Fugitive Dust Emissions

17 Aug 2020, by admin Share :

By Tiffany Floyd, Air Quality Division Administrator, Idaho DEQ

Over the past several months, the Idaho Department of Environmental Quality (DEQ) has seen an increase in public concern regarding fugitive dust emissions. 

Fugitive dust emissions are regulated under the “Rules for Control of Air Pollution in Idaho” (IDAPA 58.01.01).  These dust emissions are particulate matter that becomes airborne from activities such as moving dirt at construction sites, demolition activities, and traffic on unpaved surfaces.

Under certain conditions, fugitive dust emissions can impact public health, especially dust particles less than ten micrometers in diameter. Due to their small size, these particulates can get deep into your lungs and contribute to respiratory illness, lung damage, and even premature death in sensitive individuals.

There are several ways to prevent and control these emissions, and DEQ works closely with local officials and business owners to address these matters.

Preventing Fugitive Dust Emissions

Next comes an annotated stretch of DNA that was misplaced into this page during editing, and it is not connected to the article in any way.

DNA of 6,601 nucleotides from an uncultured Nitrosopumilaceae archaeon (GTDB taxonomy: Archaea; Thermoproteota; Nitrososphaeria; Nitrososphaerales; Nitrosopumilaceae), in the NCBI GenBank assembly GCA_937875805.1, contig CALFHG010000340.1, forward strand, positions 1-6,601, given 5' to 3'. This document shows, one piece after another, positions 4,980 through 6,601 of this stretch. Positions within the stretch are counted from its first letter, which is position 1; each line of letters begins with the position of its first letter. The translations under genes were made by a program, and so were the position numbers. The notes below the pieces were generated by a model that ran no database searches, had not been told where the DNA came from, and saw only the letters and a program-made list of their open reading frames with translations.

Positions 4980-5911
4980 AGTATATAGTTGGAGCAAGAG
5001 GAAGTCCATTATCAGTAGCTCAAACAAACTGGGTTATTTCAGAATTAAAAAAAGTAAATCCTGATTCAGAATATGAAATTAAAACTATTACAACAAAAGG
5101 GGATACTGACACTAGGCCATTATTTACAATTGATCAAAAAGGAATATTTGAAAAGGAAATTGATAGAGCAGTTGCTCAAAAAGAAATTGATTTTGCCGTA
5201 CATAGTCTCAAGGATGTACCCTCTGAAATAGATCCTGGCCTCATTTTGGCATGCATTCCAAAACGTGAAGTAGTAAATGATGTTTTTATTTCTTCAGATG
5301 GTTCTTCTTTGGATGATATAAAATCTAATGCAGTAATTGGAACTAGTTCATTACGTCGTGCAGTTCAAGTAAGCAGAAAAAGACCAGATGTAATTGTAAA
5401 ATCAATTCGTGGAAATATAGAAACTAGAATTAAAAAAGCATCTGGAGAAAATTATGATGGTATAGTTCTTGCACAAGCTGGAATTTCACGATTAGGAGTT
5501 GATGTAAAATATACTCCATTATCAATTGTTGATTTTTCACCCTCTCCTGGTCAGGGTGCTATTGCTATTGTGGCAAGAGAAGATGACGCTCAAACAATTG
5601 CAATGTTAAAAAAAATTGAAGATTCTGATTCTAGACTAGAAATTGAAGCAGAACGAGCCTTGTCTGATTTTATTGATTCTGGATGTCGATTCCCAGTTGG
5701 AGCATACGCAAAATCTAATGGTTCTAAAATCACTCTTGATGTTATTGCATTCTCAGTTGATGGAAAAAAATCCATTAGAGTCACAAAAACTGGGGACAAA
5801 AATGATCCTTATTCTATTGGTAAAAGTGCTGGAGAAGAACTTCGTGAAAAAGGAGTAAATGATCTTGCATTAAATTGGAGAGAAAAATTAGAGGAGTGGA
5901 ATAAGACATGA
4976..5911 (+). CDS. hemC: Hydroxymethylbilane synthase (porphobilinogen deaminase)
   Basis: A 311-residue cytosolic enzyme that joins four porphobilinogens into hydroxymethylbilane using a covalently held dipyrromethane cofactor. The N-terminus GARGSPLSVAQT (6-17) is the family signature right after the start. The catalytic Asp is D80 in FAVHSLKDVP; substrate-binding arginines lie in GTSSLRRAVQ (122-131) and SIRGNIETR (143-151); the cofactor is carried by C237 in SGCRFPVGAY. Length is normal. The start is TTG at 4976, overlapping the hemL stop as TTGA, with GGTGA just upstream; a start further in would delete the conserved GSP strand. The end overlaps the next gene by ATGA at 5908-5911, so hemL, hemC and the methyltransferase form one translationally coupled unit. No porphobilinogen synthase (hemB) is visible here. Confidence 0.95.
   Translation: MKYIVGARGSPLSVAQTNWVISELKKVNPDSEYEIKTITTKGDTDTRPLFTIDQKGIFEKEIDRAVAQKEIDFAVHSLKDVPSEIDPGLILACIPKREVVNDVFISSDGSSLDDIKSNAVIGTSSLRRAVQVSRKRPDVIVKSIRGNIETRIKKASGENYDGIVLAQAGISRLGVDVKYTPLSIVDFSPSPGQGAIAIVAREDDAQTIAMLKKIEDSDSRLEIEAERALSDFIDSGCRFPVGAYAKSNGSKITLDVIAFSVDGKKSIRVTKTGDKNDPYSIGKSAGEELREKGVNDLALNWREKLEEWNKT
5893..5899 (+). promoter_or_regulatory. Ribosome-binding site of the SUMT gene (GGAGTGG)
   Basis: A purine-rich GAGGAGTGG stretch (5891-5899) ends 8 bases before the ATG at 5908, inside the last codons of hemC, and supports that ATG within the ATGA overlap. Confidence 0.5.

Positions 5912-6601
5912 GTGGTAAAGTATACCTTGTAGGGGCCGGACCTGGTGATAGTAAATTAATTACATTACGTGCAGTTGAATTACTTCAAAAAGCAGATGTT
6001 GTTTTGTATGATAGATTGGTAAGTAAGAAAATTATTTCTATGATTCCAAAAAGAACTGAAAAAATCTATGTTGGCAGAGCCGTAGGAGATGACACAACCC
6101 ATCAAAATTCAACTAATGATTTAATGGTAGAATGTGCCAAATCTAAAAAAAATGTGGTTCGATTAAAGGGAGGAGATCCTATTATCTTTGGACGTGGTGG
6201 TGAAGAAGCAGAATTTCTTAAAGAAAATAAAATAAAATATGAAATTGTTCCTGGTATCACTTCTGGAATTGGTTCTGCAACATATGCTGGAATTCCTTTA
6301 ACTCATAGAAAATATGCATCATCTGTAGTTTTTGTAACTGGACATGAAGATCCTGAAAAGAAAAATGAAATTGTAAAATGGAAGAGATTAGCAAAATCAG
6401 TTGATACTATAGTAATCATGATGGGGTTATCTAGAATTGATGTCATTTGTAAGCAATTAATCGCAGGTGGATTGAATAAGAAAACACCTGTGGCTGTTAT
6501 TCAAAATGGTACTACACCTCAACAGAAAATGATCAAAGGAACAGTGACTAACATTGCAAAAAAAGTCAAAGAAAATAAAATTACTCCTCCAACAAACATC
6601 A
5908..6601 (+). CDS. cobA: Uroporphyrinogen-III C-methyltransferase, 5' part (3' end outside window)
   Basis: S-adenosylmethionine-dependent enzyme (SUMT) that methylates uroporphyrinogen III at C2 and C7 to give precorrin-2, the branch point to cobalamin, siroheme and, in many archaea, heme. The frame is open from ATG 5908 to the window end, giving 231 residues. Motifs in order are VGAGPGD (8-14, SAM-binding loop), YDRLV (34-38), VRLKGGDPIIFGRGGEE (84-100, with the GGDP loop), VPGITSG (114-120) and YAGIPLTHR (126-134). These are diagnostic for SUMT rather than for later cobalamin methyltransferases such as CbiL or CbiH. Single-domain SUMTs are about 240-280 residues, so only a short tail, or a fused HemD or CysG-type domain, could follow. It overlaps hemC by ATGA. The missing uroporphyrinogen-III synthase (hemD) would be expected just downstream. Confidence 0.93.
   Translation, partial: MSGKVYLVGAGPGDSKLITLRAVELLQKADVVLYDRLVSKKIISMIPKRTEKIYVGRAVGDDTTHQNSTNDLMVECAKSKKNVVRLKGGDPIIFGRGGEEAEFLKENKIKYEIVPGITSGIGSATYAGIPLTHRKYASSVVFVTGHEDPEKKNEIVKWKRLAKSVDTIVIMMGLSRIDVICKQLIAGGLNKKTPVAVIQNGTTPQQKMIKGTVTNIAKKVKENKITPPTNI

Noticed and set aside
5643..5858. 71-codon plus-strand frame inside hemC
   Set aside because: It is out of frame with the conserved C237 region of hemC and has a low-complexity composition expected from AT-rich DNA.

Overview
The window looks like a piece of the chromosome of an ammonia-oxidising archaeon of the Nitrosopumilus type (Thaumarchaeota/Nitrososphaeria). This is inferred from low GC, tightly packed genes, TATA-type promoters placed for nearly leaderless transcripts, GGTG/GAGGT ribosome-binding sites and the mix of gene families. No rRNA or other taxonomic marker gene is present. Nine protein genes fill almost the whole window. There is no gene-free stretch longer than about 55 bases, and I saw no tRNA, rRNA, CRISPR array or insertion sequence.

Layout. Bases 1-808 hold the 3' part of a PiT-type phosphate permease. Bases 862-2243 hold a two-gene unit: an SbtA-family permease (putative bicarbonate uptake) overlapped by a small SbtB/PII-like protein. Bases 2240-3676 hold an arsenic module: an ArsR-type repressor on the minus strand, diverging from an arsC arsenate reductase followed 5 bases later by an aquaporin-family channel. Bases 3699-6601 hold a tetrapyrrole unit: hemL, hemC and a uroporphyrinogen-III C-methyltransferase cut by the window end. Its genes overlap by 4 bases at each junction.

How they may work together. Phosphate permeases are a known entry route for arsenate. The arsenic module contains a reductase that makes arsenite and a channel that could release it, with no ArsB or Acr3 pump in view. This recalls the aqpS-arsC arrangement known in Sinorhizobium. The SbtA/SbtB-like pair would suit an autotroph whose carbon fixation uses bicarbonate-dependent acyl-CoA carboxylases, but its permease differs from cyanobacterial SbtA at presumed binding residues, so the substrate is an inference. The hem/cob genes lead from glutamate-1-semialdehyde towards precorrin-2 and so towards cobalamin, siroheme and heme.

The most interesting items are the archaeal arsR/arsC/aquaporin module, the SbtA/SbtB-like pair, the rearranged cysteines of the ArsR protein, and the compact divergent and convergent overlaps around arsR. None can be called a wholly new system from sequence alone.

• Plan ahead by developing a dust prevention and control plan.
  • Minimize the surface area disturbed. The less ground disturbed, the less dust raised.
  • Take extra precautions on windy days such as waiting until winds calm.
  • Clean up track out dirt immediately.
  • Water and sweep roadways often.
  • Keep speed limits below 15 miles per hour on unpaved surfaces.
  • Rinse vehicles before they leave the property and cover loads.
  • Keep storage piles physically covered when not in use or use a dust suppressant spray to help reduce fugitive dust emissions.

Controlling Fugitive Dust Emissions

  • Use dust suppression measures such as water or suppression chemicals when needed.
  • Use storage silos, three-sided bunkers, open-ended buildings, or wind fencing to enclose handling areas.
  • Grow vegetative ground cover to hold the soil in place.
  • Use wind erosion controls such as bushes, trees, wood or rock walls, earthen banks, or porous wind or snow fences to prevent wind erosion.

Contact your local DEQ regional office for further assistance or questions at www.deq.idaho.gov.